41. The Civil Rights Division responded to the Request on May 15, 2017, nearly a year and a half after the Request was originally submitted, addressing each of the Request’s two prongs in turn and declining to produce any documents in response to either (the “CRD Denial”). A true and correct copy of the CRD Denial is attached hereto as Exhibit G. As with the USMS Denial, the CRD Denial advised of the option to administratively appeal the decision.
42. As to documents pertaining to investigations of law enforcement in Montgomery, Alabama, the Civil Rights Division stated that, after review of responsive documents, it had been determined that:
[A]ccess to the documents should be denied pursuant to 5 U.S.C. § 552(b)(5) since the records constitute predecisional deliberative material and attorney work product and pursuant to 5 U.S.C. § 552(b)(7)(E) since the records consist of sensitive investigation techniques which, if released, could reasonably be expected to risk circumvention of the law.
43. As to documents pertaining to the use of cell phone tracking technology during the investigation of Officer Houts’s shooting, the CRD Denial stated that “after a thorough search,” it had been determined that the Civil Rights Division has no records on the subject.
44. On August 10, 2017, Mr. Woodward timely submitted his appeal of the CRD Denial by and through counsel (the “CRD Appeal”), via overnight mail and the online portal for FOIA requests. A true and correct copy of the CRD Appeal is attached hereto as Exhibit H.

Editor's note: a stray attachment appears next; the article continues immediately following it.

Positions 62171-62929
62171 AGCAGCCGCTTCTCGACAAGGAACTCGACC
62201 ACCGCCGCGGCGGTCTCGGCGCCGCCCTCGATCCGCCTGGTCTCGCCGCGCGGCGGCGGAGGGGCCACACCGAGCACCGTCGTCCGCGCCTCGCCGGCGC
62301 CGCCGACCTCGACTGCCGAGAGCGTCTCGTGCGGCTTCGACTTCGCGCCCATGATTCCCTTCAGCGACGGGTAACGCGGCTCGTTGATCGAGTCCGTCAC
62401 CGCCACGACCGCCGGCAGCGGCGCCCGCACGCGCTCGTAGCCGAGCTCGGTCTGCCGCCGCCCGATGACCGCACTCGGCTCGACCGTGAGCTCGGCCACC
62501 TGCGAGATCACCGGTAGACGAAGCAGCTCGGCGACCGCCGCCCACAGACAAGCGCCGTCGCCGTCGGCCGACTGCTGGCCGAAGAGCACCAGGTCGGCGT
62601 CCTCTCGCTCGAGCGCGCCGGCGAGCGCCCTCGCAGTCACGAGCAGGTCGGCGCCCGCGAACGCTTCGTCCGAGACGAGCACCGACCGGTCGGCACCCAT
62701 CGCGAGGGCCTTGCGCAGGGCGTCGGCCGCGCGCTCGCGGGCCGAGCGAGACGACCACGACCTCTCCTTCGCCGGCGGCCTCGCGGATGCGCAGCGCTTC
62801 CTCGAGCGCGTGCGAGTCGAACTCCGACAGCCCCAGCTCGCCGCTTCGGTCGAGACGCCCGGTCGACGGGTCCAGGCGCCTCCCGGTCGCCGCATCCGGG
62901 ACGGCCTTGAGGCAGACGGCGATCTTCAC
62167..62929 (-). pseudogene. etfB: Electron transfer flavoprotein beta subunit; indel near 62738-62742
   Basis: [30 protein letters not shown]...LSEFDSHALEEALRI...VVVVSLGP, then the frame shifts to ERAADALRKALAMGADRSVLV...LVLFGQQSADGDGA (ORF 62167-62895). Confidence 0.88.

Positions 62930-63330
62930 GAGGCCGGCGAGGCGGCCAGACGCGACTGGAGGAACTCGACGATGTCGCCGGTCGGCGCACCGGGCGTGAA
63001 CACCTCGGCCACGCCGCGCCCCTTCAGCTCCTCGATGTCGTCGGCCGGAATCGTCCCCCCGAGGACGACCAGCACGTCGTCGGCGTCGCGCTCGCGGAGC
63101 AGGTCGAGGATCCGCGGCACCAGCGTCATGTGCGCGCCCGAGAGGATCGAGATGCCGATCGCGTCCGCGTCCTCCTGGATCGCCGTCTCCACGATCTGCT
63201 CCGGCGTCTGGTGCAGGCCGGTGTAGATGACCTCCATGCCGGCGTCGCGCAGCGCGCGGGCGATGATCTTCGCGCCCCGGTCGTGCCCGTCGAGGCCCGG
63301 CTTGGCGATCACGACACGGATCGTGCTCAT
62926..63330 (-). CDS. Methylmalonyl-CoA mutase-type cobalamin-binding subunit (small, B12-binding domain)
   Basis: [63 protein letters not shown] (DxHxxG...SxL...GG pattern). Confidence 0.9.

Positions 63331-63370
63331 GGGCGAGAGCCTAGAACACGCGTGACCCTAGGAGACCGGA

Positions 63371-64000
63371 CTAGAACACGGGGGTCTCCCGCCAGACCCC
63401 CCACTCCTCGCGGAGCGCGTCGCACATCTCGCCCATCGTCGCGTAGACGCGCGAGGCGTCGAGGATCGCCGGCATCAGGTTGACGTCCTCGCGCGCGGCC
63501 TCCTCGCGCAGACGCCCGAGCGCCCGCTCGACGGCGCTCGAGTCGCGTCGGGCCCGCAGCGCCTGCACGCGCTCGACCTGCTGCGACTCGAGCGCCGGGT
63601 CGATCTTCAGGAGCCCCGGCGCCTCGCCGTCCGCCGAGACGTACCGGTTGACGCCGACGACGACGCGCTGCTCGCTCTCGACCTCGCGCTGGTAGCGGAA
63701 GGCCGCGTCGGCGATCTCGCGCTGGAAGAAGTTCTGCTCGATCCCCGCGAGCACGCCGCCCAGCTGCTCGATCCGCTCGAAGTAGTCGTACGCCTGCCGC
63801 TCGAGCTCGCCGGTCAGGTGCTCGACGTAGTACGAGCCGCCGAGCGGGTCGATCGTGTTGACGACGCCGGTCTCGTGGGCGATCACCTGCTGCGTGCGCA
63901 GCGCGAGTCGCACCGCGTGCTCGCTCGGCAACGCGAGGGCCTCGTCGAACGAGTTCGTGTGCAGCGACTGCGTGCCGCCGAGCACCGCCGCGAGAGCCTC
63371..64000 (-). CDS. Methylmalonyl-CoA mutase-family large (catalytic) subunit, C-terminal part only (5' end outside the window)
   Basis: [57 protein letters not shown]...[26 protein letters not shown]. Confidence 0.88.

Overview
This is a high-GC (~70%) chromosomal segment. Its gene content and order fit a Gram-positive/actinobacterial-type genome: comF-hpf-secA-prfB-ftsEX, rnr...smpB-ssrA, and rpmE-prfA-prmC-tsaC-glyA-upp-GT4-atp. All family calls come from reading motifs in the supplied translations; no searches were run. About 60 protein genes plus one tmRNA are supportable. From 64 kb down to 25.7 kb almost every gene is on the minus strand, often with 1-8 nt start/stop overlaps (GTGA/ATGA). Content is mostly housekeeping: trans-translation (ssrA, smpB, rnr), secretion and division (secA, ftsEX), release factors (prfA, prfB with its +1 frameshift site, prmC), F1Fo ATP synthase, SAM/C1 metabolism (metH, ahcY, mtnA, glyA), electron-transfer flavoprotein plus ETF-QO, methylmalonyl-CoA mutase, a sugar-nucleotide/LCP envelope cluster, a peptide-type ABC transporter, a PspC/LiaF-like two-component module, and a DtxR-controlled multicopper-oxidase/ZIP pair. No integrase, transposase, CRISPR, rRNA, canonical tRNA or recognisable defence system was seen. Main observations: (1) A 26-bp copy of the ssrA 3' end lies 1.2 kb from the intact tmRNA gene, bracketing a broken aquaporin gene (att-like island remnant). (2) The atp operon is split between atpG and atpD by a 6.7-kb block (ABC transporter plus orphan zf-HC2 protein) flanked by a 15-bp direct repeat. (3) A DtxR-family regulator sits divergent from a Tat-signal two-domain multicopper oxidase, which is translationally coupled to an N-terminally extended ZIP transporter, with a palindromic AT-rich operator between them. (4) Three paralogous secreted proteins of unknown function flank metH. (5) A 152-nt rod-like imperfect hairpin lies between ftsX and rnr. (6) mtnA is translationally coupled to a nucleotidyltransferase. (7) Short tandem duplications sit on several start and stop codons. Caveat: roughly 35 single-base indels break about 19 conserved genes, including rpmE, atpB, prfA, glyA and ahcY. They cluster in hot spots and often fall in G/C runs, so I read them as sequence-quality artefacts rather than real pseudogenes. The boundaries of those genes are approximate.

45. The CRD Appeal raised three deficiencies with the CRD Denial. First, the refusal to produce any records relating to investigations of law enforcement in Montgomery, Alabama was insufficiently supported relative to its very broad scope (i.e. the period of 21 years established in the Request). Second, if any portions of requested documents were withheld on the basis of privilege or a statutory exemption, the Civil Rights Division was obligated to describe the withheld material and explain the basis for the conclusion that a statutory exemption or privilege applies. Third, the Civil Rights Division’s statement that it has no records on cell phone tracking technology used in connection with the investigation of Officer Houts’s shooting failed to specify the nature or category of documents searched, as well as conflicting with publicly-available information about the use of stingray technology by law enforcement in Georgia.
46. The Office of Information Policy acknowledged that it had received the CRD Appeal on August 11, 2017 (the “OIP Acknowledgement”). A true and correct copy of the OIP Acknowledgement is attached hereto as Exhibit I.
47. In addition to noting the statutorily-mandated deadline of twenty days for the Office of Information Policy to issue its decision, barring limited extenuating circumstances, the CRD Appeal requested expedited consideration. By letter dated August 14, 2017 (the “Expedited Processing Notice”), the Office of Information Policy advised Mr. Woodward that “expedited processing of your appeal is warranted. Accordingly, your appeal will be administratively adjudicated as quickly as practicable.” A true and correct copy of the Expedited Processing Notice is attached hereto as Exhibit J.
48. The statutory deadline for the Office of Information Policy to make a determination with respect to the CRD Appeal was September 8, 2017. That date passed without any action by the Civil Rights Division or Office of Information Policy.